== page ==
No sleeping or reading, of course on the ten-minute SXM-SBH leg. Our pilot was a cowboy. Dived at the airstrip with abandon, slammed on the brakes after bouncing half way down the strip, and then turned sharply at the early exit to the customs window. Love it.

The following day we were oh so eager to put the beach chairs in the car (spare set of keys) and boogie to the beach. We were there a whole 30 minutes before it rained. (The ambient air temp is 80 degrees Fahrenheit.  So why are the rain drops 36 degrees?)

The day after our arrival was All Saints Day.  Everything closed. The day after that was All Souls Day.  Also very big in France. So at 5 PM on our arrival day I  had to rush out and get my Tanqueray and some Tonic. Is it any wonder the Vietnamese demanded independence from the French?

On All Saints Day, God nevertheless decided we needed another day of clouds and rain. Not so large an inconvenience because we were pinned to the house anyway. Lots of stuff to manage: leaky pool, leaky pool filter, broken dishwasher, termite damaged sills, peeling paint, meet with Dawn and workers to schedule, negotiate all of the above (Hah! “Negotiating” here means the contractor gives you an estimate and you can say “Okay” now, or you can assert your native American independence and wait a few days before abject submission.)

By the way, I know there is some alleged connection between All Saints Day and Halloween, but I am not sure what it is and am too lazy to look it up. Anyway, Halloween is not nearly so big here as it is in the US.  Just a few kids in costume go into the shops opposite the airport. Did not hang around long enough to see if any of them came out.

All Souls Day, I am informed, is when all those who were consigned to Purgatory during the preceding year get a pardon and get escalated upstairs.

I had my own release from a Purgatory of sorts that morning.  I forgot that the roof on my Kawasaki Mule was too tall to pass under a beam at the near corner of the left turn I need to make to put the vehicle into the garage. Last year I figured out I needed to make a wide turn and back and fill in order to get the Mule into the garage sans decapitation. But how could one reasonably expect an oaf who cannot find his car keys to remember that maneuver? So I blundered into a tight left turn, heard the crunch, tried to back up which only made it worse because that caused an upward buckle in the hard plastic roof and I was locked in hard.  Sort of a landed upside down version of running your boat aground. After a half hour of making it worse with every attempt to move the vehicle, I deflated the tires, hammered out the roof buckle from inside the car (don’t ask), wedged a screwdriver and wrench handle between the top of the roof buckle and the beam, and backed out. (The screwdriver went flying. I wondered what happened to the wrench.  Ah, I found it when it flew off the roof a half hour later while I was braking on a curve going downhill.)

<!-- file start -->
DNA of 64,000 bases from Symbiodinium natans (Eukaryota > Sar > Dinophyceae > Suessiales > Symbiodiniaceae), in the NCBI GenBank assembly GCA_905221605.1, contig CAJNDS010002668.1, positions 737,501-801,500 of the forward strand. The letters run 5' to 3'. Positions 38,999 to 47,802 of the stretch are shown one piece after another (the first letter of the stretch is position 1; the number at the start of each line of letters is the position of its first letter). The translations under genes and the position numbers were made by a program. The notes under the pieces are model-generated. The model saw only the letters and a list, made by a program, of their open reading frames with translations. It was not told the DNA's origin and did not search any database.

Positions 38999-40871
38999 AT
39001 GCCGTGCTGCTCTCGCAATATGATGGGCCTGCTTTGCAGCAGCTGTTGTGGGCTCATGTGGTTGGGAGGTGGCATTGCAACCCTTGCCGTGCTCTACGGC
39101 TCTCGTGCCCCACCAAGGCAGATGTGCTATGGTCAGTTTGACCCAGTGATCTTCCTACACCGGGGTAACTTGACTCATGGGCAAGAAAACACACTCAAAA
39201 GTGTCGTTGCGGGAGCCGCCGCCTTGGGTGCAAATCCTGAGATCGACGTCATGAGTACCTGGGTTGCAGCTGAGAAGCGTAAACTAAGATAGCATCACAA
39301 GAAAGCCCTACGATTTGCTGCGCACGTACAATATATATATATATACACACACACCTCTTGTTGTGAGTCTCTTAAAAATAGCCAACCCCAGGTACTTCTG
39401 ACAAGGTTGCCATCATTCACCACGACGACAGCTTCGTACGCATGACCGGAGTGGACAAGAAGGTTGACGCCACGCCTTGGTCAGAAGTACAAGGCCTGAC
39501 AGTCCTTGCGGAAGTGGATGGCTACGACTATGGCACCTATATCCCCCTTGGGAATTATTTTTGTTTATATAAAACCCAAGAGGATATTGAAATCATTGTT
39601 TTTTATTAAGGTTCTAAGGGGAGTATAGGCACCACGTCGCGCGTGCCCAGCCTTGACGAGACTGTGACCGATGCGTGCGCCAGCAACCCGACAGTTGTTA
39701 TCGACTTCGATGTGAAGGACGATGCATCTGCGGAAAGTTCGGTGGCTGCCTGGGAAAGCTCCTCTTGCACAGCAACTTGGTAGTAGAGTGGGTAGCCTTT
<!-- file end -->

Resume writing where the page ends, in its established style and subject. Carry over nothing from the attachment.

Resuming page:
Is there any wonder I love this place?

Later in the day, a spot of sun peeked through the clouds. Rumbled off to replace the air in the Mule tires and hit the beach to read and snooze.  Can’t wait till I get to part of the book where the French, their honor yet again geschmutzed for the second time in two decades, surrender and withdraw from the field so the US Cavalry can gallop in, defeat international communism, prevent those dominoes from falling, and win the war.  At least that’s what it says in my granddaughter’s Ohio public school history book.
A bientot.